Identifying And Dealing With Anxiety

Clip, clap…….kettle boiling! Please hurry up and get into bed…Toss…..turn……… duvet off …. …..right side…..left side…….what time is it?…….oh it’s 2am………I can’t sleep………oh no I can’t sleep……..but I must sleep……I must sleep in the next 15 mins……why did a car just speed down my road?…….I should re-set my alarm…..toss…..turn…… cold……duvet back on…… Sound familiar?

This, unfortunately, is the reality for a lot of people. Read on along as Sanam Naran shares her expertise on the subject. 

What is anxiety?

Often identified with fear, anxiety is indeed a type of fear or strong feeling about a situation, it’s the thought of a threat or something which may go wrong in the future. Anxiety causes fright and uncertainty and lasts a short time or can be prolonged. Anxiety can affect our ability to eat, sleep, concentrate, travel, leave the house, go to school, or even work. Can interfere with our enjoyment and take over our lives. 

Anxiety can be understood as the inability to accept uncertainty. Individuals avoid certain situations or tasks, in an attempt to avoid a negative outcome. They procrastinate, refuse to delegate, do excessive checking, avoid situations, constantly seek reassurance.

Debunking anxiety:

Anxiety is a normal reaction to stressful situations and can sometimes be useful, for example, before a competition or presentation or a job interview. It will increase your alertness and performance. Anxiety in situations of real danger enables individuals to act quickly to ward off/escape danger. Anxiety in the workplace may produce the following symptoms:

  • Worrying
  • Performance anxiety
  • Imposter Syndrome
  • Panic
  • Obsessive thinking styles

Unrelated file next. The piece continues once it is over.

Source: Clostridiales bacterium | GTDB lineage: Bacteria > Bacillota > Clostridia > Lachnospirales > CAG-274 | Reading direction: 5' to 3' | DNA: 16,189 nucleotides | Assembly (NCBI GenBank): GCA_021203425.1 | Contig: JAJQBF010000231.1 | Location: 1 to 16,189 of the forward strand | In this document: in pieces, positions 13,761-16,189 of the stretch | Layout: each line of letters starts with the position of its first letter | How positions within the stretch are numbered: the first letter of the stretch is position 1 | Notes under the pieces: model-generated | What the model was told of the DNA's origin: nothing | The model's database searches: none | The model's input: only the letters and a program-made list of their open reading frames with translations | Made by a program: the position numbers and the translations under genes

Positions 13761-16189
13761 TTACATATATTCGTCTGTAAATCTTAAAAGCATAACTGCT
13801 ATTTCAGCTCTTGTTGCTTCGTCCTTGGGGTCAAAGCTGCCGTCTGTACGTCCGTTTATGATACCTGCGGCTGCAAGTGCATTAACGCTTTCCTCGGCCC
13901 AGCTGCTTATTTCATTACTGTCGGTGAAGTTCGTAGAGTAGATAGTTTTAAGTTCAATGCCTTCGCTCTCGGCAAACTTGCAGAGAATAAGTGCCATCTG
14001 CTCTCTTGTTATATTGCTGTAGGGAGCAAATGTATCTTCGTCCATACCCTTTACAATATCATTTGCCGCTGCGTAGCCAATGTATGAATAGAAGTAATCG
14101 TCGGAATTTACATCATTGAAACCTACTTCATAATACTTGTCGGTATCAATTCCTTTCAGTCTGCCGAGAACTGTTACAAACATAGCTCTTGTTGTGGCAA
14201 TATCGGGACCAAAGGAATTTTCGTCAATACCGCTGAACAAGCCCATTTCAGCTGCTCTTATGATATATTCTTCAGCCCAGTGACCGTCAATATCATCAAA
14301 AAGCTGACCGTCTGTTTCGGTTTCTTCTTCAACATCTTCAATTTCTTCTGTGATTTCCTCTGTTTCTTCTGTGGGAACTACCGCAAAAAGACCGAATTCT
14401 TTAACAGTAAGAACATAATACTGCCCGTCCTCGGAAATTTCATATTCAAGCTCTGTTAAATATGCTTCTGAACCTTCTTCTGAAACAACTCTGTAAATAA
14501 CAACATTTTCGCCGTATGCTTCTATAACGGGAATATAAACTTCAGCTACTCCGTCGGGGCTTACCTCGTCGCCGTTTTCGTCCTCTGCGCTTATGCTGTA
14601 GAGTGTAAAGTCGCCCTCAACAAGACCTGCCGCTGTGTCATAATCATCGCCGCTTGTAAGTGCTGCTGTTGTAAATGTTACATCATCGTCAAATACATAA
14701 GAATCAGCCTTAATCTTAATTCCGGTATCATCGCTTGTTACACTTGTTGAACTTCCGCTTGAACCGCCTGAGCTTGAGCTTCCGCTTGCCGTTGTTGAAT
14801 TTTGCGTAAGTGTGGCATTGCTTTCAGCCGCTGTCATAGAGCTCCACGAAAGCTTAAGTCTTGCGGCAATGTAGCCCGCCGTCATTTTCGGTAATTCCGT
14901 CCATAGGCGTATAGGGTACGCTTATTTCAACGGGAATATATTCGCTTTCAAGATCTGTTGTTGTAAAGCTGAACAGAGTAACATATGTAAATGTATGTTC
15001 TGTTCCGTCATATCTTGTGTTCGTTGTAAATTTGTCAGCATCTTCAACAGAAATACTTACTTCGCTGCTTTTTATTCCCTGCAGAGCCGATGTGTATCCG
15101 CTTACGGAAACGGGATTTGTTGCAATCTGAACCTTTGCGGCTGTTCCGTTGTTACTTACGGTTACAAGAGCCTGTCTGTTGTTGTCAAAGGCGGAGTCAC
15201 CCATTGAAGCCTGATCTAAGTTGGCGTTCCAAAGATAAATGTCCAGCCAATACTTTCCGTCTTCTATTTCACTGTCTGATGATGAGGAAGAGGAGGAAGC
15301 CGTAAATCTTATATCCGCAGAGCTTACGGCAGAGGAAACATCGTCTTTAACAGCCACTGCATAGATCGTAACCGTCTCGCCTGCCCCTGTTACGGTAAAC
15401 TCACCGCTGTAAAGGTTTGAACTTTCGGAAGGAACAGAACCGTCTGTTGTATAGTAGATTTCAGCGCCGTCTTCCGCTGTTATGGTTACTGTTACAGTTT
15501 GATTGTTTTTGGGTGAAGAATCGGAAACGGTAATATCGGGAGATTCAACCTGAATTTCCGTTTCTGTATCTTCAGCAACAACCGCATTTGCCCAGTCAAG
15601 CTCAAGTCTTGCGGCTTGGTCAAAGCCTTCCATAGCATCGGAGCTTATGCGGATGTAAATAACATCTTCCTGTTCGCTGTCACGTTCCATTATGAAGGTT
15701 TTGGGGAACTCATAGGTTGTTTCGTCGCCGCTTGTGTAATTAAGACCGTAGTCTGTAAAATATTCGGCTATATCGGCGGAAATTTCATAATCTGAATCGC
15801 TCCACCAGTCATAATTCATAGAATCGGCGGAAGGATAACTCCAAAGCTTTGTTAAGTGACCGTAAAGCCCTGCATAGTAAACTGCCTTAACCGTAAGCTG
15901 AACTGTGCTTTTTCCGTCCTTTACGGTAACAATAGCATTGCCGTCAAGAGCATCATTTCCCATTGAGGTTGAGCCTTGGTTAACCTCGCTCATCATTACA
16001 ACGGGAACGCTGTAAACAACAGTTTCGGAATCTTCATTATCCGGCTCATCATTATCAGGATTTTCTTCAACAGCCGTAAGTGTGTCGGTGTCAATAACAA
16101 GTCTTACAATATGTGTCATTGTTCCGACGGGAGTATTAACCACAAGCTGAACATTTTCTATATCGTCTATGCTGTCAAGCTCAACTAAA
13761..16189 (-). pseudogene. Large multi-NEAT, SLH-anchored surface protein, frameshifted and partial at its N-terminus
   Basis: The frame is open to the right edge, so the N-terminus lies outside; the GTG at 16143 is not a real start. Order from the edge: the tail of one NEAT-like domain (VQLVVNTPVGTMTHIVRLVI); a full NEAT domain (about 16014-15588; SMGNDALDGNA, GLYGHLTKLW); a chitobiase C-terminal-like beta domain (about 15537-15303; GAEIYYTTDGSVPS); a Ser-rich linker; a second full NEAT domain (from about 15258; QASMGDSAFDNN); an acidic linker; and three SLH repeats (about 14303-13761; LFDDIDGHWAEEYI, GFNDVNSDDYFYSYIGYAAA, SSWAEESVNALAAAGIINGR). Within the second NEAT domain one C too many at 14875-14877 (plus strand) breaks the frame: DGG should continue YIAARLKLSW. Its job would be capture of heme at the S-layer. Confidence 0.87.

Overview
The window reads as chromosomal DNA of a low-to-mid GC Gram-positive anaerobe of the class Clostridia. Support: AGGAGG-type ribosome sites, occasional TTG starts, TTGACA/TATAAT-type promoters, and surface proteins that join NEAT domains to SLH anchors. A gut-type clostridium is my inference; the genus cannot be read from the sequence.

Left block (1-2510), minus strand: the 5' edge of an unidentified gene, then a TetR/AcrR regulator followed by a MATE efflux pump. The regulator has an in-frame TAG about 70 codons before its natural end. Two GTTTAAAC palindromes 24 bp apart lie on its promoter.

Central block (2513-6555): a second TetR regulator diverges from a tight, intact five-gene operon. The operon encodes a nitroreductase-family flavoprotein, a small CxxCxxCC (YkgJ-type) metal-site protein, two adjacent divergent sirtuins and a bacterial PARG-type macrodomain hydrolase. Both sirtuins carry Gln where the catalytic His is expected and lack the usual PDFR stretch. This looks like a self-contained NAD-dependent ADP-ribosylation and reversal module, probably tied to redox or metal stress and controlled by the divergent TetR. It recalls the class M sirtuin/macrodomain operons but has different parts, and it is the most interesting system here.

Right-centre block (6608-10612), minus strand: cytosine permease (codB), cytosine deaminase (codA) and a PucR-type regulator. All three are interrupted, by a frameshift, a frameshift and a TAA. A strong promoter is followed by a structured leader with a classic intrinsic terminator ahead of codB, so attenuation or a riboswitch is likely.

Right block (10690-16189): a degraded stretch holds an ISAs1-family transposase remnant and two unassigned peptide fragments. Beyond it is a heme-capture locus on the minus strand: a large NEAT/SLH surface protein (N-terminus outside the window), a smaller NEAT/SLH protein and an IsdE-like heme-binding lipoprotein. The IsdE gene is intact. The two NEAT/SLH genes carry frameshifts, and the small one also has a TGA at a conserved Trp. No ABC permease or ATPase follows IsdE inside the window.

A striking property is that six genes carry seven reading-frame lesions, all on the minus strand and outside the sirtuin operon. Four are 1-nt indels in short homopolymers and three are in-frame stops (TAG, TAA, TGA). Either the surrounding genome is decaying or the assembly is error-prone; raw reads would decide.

Why Do We Feel Anxious?

  • Sense fear
  • Extreme reaction to everyday events
  • Loss of control
  • Stress to a life situation
  • Release of adrenaline in the body
  • Preparation for an emergency
  • Fight or flight” primitive response
  • Increase blood flow to muscles
  • Dilated pupils, increased muscle activity etc.

Possible Triggers of Anxiety:

  • After something bad has happened
  • Significant life events i.e. bereavement/illness/separation/bullying
  • Fears: Dogs, spiders, snakes, flying, heights
  • Genetic predisposition – how we are made up
  • Temperamental disposition – how we behave
  • Uncertainty– A fear of having to do something new or out of our comfort zone.


Physical Signs of Anxiety:

  • Fast / irregular heart beat
  • Increased breathing rate / shallow breathing
  • Dry mouth or throat
  • Weak/ tense /tingling/aching of muscles
  • Feeling lightheaded /headaches/dizziness
  • Stomach aches or bowel problems
  • Sweating – hot and cold
  • Frozen” to the spot
  • Blurred vision


It’s helpful to ask yourself these questions when feeling anxious:

  • Is this really true?
  • Am I exaggerating?
  • Is this thought helping me?
  • Am I making things out to be worse that they really are?
  • What other explanations could there be?


What Can I Do?

First port of call is always to seek therapy or counselling with a psychologist near you.



  • Be mindful of the things you say to yourself.
  • List & acknowledge positive qualities about yourself- create a record to fill your personal bank account-PBA
  • When anxiety threatens to take over ask yourself “am i making more withdrawals than deposits in my PBA?”
  • Mindfulness is being present, being aware of what you are thinking and feeling in your body.
  • Being aware of the here & now be aware of your breath and use it to remain present.
  • Disengage from auto pilot mode.


  • It is also important that you make time for yourself and your own relaxing activities.
  • Make a list of the things you can do to feel good and relax.
  • When you notice yourself feeling stressed or worried, engage in one of those activities. It could be something as simple as making a cup of tea, reading a magazine. Whatever works for you!


  • You might notice that we you feel worried; your breathing quickens and becomes shallow.
  • By taking slow, deep breaths, we can relax our body, our heart beats slower, and we feel less tense or worried.
  • Try taking in a slow deep breath, starting from the bottom of your stomach, in through the nose. Breathe out as slowly as you can through the nose or mouth.

Support system

  • Social support is vital for our emotional wellbeing and can buffer against stressful situations in life.
  • The ability to seek assistance from others is a skill that will help you cope throughout life
  • Discuss all the different support people that are available e.g. Family, friends, teachers etc.
  • Call upon a variety of members of their support team when they are faced with difficult situations.

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